Check out this post about how a blogger/journalist was treated at the Brain Injury 10th Annual Neuroscience Conference. Read it, and then come back.
It just boggles the mind. Who’s the brain-damaged one in this picture? Surely, not the blogger, to all appearances.
In all fairness, I have no idea what prompted the response like that, and I’m not sure what was behind all the hostility, but really… I just don’t get it.
This highlights for me one of the current tragic travesties of brain injury survival and recovery — the folks who profess to help us, live off in a walled city of sorts, doling out shreds of carefully guarded and dispensed information in such small pieces… and then they issue disclaimers about “everybody’s brain is different, so you can’t really listen to this piece of information”.
It’s maddening. And only rarely does someone like me come across someone like my neuropsych, who is actually committed to the relief of human suffering. Imagine that — someone in the health-care industry… who cares. And not only cares, but does something about it.
Can I tell you, if I could, I would nominate my neuropsych for sainthood, a Nobel Prize, a Guggenheim Fellowship, and a truckload of cash from the Bill and Melinda Gates Foundation, so they can continue their excellent work — and possibly train others to do like them. I am extraordinarily blessed to have the help of someone who is intelligent, competent, compassionate, and not sitting astride their cache of information with an AK-47 in hand to ward off any “info pilferers”.
People are suffering. Thousands, even millions are impacted, both in terms of being injured and being friends/colleagues/loved-ones of TBI survivors. Who in their right mind and right conscience can withhold lifesaving information and advances from people whose very injury makes it next to impossible for them to even understand that they have been injured?! Where is the justice, the sense, the sanity, the humanity?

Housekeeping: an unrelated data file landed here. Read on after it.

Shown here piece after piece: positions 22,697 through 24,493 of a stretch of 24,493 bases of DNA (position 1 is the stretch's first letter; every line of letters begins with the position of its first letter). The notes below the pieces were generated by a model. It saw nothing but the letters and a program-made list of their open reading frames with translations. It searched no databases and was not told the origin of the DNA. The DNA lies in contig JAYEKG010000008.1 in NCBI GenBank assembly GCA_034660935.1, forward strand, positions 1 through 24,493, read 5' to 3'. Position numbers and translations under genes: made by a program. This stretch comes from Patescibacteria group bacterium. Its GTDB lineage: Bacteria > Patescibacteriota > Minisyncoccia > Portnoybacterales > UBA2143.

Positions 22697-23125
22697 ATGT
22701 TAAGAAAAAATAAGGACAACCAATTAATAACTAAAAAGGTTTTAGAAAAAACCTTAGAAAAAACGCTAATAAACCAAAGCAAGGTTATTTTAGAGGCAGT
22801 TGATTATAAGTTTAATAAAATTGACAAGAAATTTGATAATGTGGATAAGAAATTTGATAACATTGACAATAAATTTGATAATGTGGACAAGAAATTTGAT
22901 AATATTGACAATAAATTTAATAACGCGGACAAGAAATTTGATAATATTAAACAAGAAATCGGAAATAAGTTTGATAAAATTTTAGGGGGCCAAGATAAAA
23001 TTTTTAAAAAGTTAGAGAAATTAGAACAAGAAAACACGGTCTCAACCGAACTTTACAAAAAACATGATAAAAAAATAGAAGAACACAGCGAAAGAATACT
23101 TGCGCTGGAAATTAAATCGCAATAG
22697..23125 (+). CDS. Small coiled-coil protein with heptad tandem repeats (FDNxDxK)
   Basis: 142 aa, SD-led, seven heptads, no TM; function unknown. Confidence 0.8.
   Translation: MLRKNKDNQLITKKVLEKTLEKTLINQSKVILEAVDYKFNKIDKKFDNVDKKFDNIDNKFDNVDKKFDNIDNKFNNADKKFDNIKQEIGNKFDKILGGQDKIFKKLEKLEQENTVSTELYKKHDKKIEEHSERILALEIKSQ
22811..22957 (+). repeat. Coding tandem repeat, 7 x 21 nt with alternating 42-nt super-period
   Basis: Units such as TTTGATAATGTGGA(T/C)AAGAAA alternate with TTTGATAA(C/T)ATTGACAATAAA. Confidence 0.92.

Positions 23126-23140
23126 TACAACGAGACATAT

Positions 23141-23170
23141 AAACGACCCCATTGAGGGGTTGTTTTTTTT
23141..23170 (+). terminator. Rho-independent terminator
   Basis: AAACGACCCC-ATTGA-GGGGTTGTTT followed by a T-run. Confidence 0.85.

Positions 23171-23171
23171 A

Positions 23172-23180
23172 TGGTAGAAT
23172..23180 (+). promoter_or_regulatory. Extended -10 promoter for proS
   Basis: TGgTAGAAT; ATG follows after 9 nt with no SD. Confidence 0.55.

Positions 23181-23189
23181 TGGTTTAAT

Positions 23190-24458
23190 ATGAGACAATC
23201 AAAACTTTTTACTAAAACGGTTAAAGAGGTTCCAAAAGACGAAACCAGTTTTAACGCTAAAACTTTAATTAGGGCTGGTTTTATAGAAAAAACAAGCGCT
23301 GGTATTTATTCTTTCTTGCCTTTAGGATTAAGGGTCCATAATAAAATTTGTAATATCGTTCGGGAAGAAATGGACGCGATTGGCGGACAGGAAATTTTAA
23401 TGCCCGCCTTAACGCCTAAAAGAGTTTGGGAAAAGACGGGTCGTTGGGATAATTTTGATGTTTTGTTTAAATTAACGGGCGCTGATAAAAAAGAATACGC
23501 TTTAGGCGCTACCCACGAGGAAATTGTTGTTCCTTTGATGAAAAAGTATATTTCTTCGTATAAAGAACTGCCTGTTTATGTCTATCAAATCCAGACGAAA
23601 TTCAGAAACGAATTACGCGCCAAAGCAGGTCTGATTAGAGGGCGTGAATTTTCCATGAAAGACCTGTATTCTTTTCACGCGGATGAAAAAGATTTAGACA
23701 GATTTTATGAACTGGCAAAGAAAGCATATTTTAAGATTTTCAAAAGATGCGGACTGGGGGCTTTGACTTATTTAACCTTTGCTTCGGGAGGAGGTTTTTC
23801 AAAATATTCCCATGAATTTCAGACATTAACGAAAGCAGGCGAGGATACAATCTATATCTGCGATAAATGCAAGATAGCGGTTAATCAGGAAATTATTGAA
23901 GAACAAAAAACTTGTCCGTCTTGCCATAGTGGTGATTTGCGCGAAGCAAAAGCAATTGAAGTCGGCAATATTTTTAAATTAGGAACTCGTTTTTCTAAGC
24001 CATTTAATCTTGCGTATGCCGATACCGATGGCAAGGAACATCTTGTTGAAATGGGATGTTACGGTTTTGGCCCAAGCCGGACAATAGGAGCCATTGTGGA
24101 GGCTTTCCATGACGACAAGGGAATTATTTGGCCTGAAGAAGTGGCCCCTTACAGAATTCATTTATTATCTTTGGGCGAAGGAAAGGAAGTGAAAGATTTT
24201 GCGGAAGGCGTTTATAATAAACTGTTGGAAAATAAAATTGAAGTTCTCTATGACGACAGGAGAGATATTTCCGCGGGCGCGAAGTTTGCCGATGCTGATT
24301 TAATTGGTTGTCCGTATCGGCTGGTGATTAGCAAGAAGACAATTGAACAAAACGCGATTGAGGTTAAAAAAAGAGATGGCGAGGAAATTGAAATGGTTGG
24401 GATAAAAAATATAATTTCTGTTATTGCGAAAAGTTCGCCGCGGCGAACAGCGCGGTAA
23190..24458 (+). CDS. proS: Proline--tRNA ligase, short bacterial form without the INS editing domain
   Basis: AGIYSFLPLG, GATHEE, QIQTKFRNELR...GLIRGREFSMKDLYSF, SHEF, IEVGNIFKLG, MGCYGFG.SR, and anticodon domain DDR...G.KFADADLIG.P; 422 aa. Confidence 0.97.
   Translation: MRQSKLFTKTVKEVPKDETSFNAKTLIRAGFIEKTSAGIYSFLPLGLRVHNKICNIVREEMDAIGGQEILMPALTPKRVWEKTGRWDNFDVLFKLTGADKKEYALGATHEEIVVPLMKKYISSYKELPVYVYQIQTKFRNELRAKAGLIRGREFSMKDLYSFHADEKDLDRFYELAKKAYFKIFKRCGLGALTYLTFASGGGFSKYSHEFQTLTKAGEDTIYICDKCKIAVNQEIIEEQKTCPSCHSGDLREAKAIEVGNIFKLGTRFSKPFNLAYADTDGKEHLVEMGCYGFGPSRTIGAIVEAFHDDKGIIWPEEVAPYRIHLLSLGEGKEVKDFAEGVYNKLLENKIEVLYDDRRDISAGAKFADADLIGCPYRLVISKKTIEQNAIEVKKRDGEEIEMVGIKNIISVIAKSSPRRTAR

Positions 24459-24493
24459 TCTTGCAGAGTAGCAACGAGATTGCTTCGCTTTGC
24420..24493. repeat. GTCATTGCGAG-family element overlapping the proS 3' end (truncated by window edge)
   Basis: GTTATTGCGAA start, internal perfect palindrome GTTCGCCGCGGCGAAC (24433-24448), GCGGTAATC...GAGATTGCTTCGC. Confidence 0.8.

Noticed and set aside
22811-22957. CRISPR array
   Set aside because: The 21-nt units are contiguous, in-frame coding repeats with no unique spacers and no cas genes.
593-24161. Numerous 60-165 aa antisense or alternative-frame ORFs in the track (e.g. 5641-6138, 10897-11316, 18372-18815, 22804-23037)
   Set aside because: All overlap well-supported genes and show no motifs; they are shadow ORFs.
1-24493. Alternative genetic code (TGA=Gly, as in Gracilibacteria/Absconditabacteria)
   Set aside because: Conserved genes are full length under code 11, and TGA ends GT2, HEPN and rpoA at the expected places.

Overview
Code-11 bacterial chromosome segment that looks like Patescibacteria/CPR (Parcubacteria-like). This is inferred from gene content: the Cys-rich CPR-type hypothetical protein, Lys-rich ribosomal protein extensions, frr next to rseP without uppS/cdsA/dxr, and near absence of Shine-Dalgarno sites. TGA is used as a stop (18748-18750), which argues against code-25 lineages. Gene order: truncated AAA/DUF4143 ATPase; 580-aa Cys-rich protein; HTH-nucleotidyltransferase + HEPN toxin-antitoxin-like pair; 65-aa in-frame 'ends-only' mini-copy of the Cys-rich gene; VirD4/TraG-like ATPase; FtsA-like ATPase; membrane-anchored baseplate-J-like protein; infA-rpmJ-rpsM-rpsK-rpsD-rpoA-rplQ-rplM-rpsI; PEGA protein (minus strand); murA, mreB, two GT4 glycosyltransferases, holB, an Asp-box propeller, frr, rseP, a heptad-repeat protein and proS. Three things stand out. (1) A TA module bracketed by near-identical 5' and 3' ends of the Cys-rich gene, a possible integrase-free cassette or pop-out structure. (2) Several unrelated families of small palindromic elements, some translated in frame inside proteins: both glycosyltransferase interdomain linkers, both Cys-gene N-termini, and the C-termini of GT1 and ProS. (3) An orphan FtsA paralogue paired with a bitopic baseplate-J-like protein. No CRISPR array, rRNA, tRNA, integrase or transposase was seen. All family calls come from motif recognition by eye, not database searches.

It boggles the mind.
So, let’s all blog about it.
Thanks, rewiringangel, for writing and publishing about this.
5 thoughts on “I guess we’ll have to find TBI information elsewhere”
“It is the demand of the universe for the birth of the ultrahuman. It is the rising of a new form of psychic energy in which the very depth of love within you is combined with what is most essential in the flowing of the cosmic stream. It is Love.”
Teilhard deChardin, S.J. (1881-1955)
I’ll second that.
I registered for both the hotel and the conference on the 17th. I also sent a letter in an email to the conference about my media creds and the intent to support their work. The BIA computers did not somehow ‘get’ my reg. though the hotel did and gave me a media rate for the two days. I feel that because the computers and registration process the BIA use they did not know of my arrival and the surprise showed the two people, who treated me as a criminal, true colors. I got a cogent comment from a friend in my Google Wave group, that:
This really sucks that it didn’t work out for you. You were looking forward to the information you would have received from the conference. And I’m sure a lot of people (least of which is not the BIA) will lose out because you were not able to attend and report on the event.
They may have had bad experience with media in the past. Or maybe they just don’t understand the range or expression that media can provide them with. Press releases only go so far. And there is so much that will never make it into a press release.
I think it’s a fine line folks walk, with regard to the press. Also, because the conference was geared towrads “Physicians, radiologists, registered nurses, case managers, attorneys, insurance adjusters, therapists, and researchers as well as MenorialCare Physician leaders” they might be painting themselves into a corner by playing to established “leaders” in the field.
Note the intended audience: the people who profess to serve us, but have a bad track record of under-serving us, if they make an attempt at all.
Your experience at the conference just highlights the gaping chasm between those who need help, and those who are in a position to offer it.
Either way, yes, it sucks.